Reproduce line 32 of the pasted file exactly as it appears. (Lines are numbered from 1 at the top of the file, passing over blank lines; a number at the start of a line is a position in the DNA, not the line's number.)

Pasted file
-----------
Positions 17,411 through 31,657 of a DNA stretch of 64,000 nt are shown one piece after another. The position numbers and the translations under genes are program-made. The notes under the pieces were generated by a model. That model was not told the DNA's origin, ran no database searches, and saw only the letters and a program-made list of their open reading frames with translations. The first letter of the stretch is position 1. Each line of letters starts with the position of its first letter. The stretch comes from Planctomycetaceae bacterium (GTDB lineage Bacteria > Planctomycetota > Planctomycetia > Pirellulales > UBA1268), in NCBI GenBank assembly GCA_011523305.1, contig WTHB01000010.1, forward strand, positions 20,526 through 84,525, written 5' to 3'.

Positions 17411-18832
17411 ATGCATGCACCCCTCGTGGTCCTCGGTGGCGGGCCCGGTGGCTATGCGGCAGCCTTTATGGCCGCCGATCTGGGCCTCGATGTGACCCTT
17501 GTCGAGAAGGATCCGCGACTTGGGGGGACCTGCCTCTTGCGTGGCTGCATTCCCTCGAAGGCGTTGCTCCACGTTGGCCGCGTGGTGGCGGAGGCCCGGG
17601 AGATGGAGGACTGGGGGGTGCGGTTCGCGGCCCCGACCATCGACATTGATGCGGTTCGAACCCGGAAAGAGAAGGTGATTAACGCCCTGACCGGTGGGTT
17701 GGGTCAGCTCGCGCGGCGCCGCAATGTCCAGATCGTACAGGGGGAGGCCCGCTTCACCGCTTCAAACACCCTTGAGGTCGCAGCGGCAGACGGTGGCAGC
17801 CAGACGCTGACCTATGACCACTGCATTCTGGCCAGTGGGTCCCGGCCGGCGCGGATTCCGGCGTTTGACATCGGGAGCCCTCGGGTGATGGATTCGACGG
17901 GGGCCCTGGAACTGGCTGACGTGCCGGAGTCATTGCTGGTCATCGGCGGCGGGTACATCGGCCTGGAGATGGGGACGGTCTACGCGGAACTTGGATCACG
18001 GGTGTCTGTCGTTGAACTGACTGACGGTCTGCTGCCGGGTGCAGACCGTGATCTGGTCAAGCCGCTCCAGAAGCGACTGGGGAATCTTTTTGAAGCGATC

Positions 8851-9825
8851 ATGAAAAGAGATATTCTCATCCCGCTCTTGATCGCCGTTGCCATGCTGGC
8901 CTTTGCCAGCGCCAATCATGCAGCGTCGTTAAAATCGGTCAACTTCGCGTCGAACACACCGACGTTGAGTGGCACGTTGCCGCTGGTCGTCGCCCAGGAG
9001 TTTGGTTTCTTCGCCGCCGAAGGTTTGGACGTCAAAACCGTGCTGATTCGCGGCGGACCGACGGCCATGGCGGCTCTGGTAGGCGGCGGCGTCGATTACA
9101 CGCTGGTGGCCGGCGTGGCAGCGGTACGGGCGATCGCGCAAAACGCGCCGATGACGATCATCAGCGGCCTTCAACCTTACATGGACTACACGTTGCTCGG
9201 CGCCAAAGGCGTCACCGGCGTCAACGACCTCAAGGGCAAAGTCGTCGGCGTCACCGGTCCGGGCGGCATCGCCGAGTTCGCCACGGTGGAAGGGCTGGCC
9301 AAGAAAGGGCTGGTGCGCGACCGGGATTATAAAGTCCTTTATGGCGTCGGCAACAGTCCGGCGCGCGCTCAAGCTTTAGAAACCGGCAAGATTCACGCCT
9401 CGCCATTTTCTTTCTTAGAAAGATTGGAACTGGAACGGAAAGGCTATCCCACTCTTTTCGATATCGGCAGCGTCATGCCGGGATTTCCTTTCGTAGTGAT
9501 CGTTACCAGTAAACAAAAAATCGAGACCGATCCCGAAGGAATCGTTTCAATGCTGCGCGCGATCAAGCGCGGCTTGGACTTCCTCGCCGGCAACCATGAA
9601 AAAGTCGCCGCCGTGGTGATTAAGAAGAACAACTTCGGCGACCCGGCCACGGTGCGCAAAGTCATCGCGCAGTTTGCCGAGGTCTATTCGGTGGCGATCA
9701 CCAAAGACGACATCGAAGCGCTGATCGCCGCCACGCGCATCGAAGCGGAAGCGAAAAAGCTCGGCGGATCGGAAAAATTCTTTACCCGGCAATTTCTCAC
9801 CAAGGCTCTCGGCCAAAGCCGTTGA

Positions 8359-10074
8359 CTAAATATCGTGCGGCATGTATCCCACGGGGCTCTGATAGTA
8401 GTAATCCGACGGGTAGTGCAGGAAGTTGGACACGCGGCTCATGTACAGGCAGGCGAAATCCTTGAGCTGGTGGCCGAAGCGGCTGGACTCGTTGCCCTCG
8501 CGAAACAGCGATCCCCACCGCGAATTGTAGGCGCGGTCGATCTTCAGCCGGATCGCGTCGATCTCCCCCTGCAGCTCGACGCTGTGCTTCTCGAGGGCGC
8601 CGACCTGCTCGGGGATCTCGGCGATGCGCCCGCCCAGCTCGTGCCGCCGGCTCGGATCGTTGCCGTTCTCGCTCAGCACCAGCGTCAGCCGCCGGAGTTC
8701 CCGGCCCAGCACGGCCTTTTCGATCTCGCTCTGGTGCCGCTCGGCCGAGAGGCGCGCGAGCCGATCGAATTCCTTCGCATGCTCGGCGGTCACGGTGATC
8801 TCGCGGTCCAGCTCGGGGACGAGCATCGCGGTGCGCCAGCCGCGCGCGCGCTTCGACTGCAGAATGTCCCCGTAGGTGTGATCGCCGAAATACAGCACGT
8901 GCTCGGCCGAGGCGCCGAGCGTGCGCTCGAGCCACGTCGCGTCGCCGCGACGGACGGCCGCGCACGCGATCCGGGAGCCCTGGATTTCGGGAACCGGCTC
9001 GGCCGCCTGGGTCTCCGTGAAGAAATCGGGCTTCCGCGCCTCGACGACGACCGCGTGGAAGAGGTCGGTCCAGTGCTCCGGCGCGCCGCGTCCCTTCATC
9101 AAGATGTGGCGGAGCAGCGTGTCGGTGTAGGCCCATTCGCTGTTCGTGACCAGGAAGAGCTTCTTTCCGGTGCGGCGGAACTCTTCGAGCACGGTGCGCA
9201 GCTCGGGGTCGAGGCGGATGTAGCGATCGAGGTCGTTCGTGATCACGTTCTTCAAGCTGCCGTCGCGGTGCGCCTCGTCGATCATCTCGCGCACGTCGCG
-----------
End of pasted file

9201 GCTCGGGGTCGAGGCGGATGTAGCGATCGAGGTCGTTCGTGATCACGTTCTTCAAGCTGCCGTCGCGGTGCGCCTCGTCGATCATCTCGCGCACGTCGCG